How did a 29-year-old dropout get NSA clearance? The answer may surprise you

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NEW YORK (PIX11) – Edward Snowden is a wanted man and on the run. He’s seeking extradition and was last seen in Hong Kong – after talking to the British newspaper the Guardian in Hong Kong about his role in one of the biggest government security breaches on record.

So how did he do it?

How did a 29-year-old high school dropout get deep enough into the NSA to access top secret information?

The answer is, he did it from the outside — as a private sector employee with top security clearance — working for the tech services firm Booz Allen Hamilton.

Scott Amey of the nonprofit group Project on Government Oversight says if you’re asking yourself, how could that happen don’t bother.

“The federal government, just in fiscal year 2000 – used to contract out about $200 billion a year. Well that number through the last few years has approached over $500 billion a year. And a majority of that spending is on services,” Amey told Pix11.

If you’ve never heard of Booz Allen Hamilton – don’t feel bad.

But they do big business – supplying personnel and selling expertise to the federal government.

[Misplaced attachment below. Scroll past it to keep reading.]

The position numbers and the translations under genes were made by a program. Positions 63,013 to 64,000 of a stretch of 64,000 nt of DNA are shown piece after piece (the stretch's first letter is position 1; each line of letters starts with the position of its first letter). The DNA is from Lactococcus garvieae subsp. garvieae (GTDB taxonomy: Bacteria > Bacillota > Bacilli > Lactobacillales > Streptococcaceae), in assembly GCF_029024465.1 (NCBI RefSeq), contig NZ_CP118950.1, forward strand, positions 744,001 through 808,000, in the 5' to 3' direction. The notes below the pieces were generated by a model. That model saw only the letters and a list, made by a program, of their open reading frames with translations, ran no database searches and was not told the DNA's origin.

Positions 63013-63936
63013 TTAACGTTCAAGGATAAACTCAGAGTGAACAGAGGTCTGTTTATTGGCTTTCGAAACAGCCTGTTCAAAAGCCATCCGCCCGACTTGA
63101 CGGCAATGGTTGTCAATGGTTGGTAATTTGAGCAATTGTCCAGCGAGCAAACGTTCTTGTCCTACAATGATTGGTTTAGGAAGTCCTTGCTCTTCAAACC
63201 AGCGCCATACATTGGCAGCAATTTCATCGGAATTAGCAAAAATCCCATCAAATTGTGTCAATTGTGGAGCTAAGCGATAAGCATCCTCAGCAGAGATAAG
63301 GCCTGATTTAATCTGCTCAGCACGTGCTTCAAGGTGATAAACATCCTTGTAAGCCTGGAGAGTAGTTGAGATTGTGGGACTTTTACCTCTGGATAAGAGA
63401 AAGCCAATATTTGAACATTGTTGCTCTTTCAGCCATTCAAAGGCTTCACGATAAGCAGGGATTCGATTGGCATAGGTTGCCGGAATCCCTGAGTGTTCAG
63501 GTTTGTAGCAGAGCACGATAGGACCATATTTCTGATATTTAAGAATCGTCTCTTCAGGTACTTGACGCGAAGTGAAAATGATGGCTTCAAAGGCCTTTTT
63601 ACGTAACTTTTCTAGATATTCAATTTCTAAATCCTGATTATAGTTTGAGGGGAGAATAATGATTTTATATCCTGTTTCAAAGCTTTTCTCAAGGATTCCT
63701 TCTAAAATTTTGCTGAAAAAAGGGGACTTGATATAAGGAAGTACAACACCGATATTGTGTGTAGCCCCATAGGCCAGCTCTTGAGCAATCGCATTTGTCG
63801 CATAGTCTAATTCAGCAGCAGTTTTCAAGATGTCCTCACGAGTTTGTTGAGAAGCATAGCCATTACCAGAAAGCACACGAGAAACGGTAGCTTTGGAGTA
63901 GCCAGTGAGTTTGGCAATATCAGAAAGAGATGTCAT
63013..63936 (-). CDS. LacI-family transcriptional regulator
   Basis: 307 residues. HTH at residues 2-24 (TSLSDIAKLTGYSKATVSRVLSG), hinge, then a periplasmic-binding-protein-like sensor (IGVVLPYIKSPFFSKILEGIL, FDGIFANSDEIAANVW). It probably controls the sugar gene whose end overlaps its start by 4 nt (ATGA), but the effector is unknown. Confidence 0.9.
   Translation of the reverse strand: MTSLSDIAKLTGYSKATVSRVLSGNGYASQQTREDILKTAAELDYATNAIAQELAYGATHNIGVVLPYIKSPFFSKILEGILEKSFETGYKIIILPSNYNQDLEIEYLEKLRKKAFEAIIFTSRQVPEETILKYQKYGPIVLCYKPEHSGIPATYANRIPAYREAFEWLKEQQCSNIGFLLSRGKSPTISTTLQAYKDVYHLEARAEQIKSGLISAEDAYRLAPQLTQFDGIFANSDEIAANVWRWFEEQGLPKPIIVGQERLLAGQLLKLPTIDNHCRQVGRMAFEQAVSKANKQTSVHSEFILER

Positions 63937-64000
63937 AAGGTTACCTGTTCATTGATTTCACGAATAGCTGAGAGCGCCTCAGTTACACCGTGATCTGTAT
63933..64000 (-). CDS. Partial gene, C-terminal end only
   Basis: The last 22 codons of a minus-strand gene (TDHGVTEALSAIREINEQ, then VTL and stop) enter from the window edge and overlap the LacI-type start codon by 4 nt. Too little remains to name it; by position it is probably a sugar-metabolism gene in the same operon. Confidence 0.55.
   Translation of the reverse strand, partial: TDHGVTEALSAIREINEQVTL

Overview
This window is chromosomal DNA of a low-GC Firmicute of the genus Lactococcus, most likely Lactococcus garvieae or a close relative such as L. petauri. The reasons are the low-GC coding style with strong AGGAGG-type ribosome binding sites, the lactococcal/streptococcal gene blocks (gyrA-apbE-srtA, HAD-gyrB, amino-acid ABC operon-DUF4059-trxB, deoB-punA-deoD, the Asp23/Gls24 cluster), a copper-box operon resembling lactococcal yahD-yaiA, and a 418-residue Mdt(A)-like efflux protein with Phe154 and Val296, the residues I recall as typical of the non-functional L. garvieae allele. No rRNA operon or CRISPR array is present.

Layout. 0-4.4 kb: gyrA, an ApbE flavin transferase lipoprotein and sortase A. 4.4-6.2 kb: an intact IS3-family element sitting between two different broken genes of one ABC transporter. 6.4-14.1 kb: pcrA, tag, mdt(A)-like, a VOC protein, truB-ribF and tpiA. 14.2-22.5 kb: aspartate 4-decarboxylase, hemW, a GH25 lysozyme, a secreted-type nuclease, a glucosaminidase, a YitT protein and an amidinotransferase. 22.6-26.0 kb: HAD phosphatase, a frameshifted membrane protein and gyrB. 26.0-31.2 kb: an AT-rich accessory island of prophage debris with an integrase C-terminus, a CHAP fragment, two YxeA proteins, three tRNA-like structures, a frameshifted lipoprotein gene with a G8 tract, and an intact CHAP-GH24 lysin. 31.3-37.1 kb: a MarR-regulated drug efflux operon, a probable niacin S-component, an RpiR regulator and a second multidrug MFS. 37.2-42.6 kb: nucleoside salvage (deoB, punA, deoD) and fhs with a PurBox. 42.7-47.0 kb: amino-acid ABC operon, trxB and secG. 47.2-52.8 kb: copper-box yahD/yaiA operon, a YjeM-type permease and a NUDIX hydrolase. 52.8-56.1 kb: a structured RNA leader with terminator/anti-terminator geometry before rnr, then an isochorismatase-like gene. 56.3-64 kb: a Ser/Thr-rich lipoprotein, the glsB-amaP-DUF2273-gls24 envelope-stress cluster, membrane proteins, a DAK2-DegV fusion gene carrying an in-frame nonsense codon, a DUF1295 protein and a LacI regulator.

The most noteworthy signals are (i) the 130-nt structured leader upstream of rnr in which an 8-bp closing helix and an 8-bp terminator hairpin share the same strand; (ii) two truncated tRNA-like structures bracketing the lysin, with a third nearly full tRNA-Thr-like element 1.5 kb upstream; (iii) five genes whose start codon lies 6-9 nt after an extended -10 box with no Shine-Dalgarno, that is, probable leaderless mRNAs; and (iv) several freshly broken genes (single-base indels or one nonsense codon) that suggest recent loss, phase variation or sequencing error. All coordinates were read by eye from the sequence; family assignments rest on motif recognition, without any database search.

The ex-CIA employee was making about $200 thousand a year working for the firm in Hawaii before he decided to go rogue – and claim responsibility for revealing the existence of the government’s data mining of everything from Verizon land line calls to Internet activity.

A company spokesman declined to answer any of our questions, but released this statement:

“News reports that this individual has claimed to have leaked classified information are shocking, and if accurate, this action represents a grave violation of the code of conduct and core values of our firm.”

Cyber-security expert Raj Goel says the requirements for top secret security clearance – have clearly changed.

“You don’t need a lot of technical skills anymore to collect this information. Any kid with a laptop can do it. Today we’ve really democratized technology and made it easy for anyone to build these large databases. And leaking is really not that difficult anymore,” Goel told Dow.

Congressman Peter King warns the security breach points to bigger problems with the way the federal government guards its secrets.

“It’s one thing if a master spy from the KGB is able to infiltrate, or able to get information. But to have a young person, seemingly on his own, with no real experience come in and be able to get all this information, to me it shows a real weakness in the system which has to be addressed,” King told Dow.